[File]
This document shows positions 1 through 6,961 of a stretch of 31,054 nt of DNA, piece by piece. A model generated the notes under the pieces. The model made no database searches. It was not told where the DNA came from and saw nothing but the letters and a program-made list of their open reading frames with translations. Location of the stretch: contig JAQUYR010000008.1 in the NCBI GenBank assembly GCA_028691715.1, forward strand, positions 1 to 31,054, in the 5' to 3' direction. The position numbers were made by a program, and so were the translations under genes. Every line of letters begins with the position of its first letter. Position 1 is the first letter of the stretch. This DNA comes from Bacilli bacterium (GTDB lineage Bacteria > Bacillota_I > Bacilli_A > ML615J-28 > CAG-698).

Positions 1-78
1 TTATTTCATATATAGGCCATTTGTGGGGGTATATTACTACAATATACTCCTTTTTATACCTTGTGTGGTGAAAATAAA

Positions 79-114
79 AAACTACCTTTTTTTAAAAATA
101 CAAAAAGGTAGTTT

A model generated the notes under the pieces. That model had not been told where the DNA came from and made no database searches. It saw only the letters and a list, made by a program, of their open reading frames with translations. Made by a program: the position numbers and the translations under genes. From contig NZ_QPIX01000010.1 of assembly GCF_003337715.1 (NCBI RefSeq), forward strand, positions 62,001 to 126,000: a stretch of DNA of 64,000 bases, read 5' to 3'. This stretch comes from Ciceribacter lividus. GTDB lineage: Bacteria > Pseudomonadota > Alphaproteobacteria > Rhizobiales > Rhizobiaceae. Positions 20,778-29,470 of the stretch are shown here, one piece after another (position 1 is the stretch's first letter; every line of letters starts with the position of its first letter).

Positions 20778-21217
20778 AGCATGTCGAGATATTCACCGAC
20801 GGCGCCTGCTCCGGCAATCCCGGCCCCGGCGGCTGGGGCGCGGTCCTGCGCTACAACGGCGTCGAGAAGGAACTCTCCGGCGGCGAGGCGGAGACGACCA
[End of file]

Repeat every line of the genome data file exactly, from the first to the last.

This document shows positions 1 through 6,961 of a stretch of 31,054 nt of DNA, piece by piece. A model generated the notes under the pieces. The model made no database searches. It was not told where the DNA came from and saw nothing but the letters and a program-made list of their open reading frames with translations. Location of the stretch: contig JAQUYR010000008.1 in the NCBI GenBank assembly GCA_028691715.1, forward strand, positions 1 to 31,054, in the 5' to 3' direction. The position numbers were made by a program, and so were the translations under genes. Every line of letters begins with the position of its first letter. Position 1 is the first letter of the stretch. This DNA comes from Bacilli bacterium (GTDB lineage Bacteria > Bacillota_I > Bacilli_A > ML615J-28 > CAG-698).

Positions 1-78
1 TTATTTCATATATAGGCCATTTGTGGGGGTATATTACTACAATATACTCCTTTTTATACCTTGTGTGGTGAAAATAAA

Positions 79-114
79 AAACTACCTTTTTTTAAAAATA
101 CAAAAAGGTAGTTT

A model generated the notes under the pieces. That model had not been told where the DNA came from and made no database searches. It saw only the letters and a list, made by a program, of their open reading frames with translations. Made by a program: the position numbers and the translations under genes. From contig NZ_QPIX01000010.1 of assembly GCF_003337715.1 (NCBI RefSeq), forward strand, positions 62,001 to 126,000: a stretch of DNA of 64,000 bases, read 5' to 3'. This stretch comes from Ciceribacter lividus. GTDB lineage: Bacteria > Pseudomonadota > Alphaproteobacteria > Rhizobiales > Rhizobiaceae. Positions 20,778-29,470 of the stretch are shown here, one piece after another (position 1 is the stretch's first letter; every line of letters starts with the position of its first letter).

Positions 20778-21217
20778 AGCATGTCGAGATATTCACCGAC
20801 GGCGCCTGCTCCGGCAATCCCGGCCCCGGCGGCTGGGGCGCGGTCCTGCGCTACAACGGCGTCGAGAAGGAACTCTCCGGCGGCGAGGCGGAGACGACCA